Removing the stick from the hot dog.

by Larry Griffin

BMW's rockety M3, the most able sedanlet around--although it's also a born ticket receptacle--mocks overzealous speed enforcement as ably as any car we know. Now, for pilotes who may prefer less everyday involvement in gearshifting without giving up control, BMW whips out the M3 Automatic. It sports five forward speeds, three selectable shift modes, and way more than the usual BMW knack for inducing cop-curdling hijinks. ("Mr. Letterman, your car is impounded.")

BMW's second-generation M3 dispatches to the rear wheels a caterwauling 240 horsepower from its twin-cam, 24-valve, in-line six. At 3.0 liters, it's a bored, stroked, and breathed-on upgrade of the 325i's 2.5-liter 189-hp engine. The M3's exuberant powerplant, despite redlining at a lofty 6800 rpm, is also torquey down low, thanks to variable valve timing. That makes it ideal for the automatic. When the throttle is closed after kickdown acceleration, we sometimes note a reluctance of the automatic to upshift. That's just BMW's way of holding the revs high, ready to hurl you past even more charter members of the Anti-Destination League. Yet the M3 with the automatic does give up a little:

M3 5-speedM3 5-speed
0 to 301.9 sec2.6 sec
0 to 605.5 sec6.7 sec
0 to 10014.7 sec17.1 sec
0 to 13028.7 sec34.5 sec
1/4-mile14.2 sec15.3 sec
_at_ 98 mph_at_ 95 mph
(All M3s are speed-governed to 137 mph.)

The automatic's three shift modes are labeled E, S, and M. The mode-select button nests beside the shifter. The E mode is for Economy, the electronically controlled transmission's default setting, but could stand for "Everyday driving." For us, the M3 averaged fine fuel economy--24 mpg, the same as the stick-shift M3. You could say that S and M (for Sports and Manual) are the whips-and-chains modes. The M mode is best for picking a gear for pulling away on slick surfaces and then artfully sustaining your momentum, or for holding a steady pace in hills or traffic.

But the M3's automatic feels best in S-for-Sports mode. It delays shift points for quicker throttle response and has a quicker, more direct effect on the car's handling. We wish S could be the default mode, but that would undo the good EPA fuel economy. When you do switch to S, even a touch of throttle can provoke a downshift, and the M3 feels ready to fly.

The BMW Motorsport chassis magicians engineered new bushings, anti-roll bars, springs, and shocks for the M3, which remain unchanged for the automatic. Ditto the huge 5-series brakes, 17-inch wheels, and 235/40 ZR-rated Michelin MXX3s. The M3 and its deft steering really do take to cornering as if trued by magic. When the tires slither past their 0.86-g cornering limit, you can easily correct. The ABS brakes yanked us from 70 mph to a standstill in 165 feet--a few feet more than the manual M3 but, hey, the automatic carries an extra 72 pounds.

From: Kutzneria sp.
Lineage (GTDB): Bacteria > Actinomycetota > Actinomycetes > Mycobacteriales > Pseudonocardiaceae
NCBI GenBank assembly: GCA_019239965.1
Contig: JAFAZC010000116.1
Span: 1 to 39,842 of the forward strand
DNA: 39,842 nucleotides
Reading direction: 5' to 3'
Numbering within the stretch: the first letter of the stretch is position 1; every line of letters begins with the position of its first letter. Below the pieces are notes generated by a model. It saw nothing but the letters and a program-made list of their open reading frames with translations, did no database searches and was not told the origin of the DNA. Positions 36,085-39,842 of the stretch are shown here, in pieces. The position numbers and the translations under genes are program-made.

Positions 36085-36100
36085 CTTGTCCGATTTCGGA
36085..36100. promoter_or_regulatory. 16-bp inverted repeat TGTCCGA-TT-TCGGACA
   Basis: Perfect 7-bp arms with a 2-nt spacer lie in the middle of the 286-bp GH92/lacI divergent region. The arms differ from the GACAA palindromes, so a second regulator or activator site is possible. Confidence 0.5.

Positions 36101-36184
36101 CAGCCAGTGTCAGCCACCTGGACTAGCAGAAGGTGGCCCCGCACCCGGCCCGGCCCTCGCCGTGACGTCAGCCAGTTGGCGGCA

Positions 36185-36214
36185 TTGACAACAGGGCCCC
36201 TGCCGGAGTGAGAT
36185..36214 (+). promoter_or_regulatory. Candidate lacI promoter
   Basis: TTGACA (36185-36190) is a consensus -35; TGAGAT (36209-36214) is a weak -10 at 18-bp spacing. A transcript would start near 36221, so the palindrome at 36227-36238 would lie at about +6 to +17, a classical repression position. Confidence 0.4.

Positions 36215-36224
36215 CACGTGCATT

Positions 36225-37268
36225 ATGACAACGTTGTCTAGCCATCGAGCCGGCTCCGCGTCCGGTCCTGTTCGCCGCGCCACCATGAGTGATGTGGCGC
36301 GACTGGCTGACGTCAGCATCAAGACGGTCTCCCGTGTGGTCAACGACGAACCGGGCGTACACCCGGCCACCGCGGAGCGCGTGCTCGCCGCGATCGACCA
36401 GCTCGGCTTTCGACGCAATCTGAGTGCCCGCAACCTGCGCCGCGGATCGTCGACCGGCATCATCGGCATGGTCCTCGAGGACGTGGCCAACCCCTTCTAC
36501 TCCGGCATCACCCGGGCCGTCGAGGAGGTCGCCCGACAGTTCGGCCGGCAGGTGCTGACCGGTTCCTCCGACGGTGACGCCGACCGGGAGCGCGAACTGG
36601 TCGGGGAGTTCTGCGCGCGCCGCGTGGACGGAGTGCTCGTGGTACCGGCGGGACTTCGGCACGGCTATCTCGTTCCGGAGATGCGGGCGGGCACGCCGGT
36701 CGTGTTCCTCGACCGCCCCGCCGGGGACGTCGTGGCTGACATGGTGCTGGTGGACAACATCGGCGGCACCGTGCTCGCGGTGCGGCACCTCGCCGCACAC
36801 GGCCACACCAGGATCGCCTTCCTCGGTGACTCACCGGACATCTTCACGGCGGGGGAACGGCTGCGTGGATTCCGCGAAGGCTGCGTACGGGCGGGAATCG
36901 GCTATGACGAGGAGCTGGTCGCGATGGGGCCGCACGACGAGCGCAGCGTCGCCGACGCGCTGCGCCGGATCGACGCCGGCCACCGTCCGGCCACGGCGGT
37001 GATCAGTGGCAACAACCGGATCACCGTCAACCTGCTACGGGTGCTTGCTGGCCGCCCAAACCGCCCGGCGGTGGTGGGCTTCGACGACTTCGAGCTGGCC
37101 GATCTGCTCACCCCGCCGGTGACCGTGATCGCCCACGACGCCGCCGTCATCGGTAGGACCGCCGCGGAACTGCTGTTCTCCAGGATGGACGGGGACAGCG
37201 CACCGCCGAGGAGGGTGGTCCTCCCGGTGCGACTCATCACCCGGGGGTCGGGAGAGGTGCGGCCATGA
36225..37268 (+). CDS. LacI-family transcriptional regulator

Our M3's snug cabin wore eye-popping two-tone leather and trim. The hides stretch too slickly over the firm padding of the seats, providing too little lateral support. We'd opt for BMW's handsome cloth upholstery with Motorsport logos (available at no extra cost). Oh, and under heavy braking, one cupholder hurled an unopened soda can into the front passenger's footwell, where it burst and hosed down the dash, door, and carpet.

This latest M3, outfitted as Bavaria's young-executive express, wears an air dam with a classy slatted intake rather than the original's racy mesh. Angular five-spoke alloy wheels stuff the snug wheel arches. In Ohio, two carwash kids, wiping away droplets as they studied the beefcake BMW, slowly circled the M3 and declared it the best-looking car they'd ever seen.

They didn't know an even wilder M3 is available in Europe. It's bundled in this basic bodyware but makes 317 horsepower. Meant to be the fastest production BMW, it should prolong the M3's reign as the world's greatest touring car. But with this one in our hands now, we took off for 2000 miles in four days, including 24 hours off for romance. Never applauding the automatic more, we found it especially easy to slip into Park--an, ah, activity ever worthy of a capital P on the shiftgate of life.

Vehicle type: front-engine, rear-wheel-drive, 5-passenger, 2-door sedan
Price as tested: $45,770 (base price: $38,520)
Engine type: DOHC 24-valve 6-in-line, iron block and aluminum head, Bosch engine-control system with port fuel injection

Displacement182 cu in, 2990cc
Power (SAE net) 240 bhp _at_ 6000 rpm
Torque (SAE net) 225 lb-ft _at_ 4200 rpm
Transmission5-speed automatic with lockup torque converter
Wheelbase106.3 in
Length174.9 in
Curb weight 3304 lb
Zero to 60 mph 6.7 sec
Zero to 100 mph 17.1 sec
Zero to 130 mph34.5 sec
Street start, 5 to 60 mph 7.0 sec
Standing 1/4-mile15.3 sec _at_ 95 mph
Top speed (governor limited)137 mph
Braking, 70-0 mph165 ft
Roadholding, 300-ft-dia skidpad10.86 g
EPA fuel economy, city driving 19 mpg
C/D observed fuel economy24 mpg

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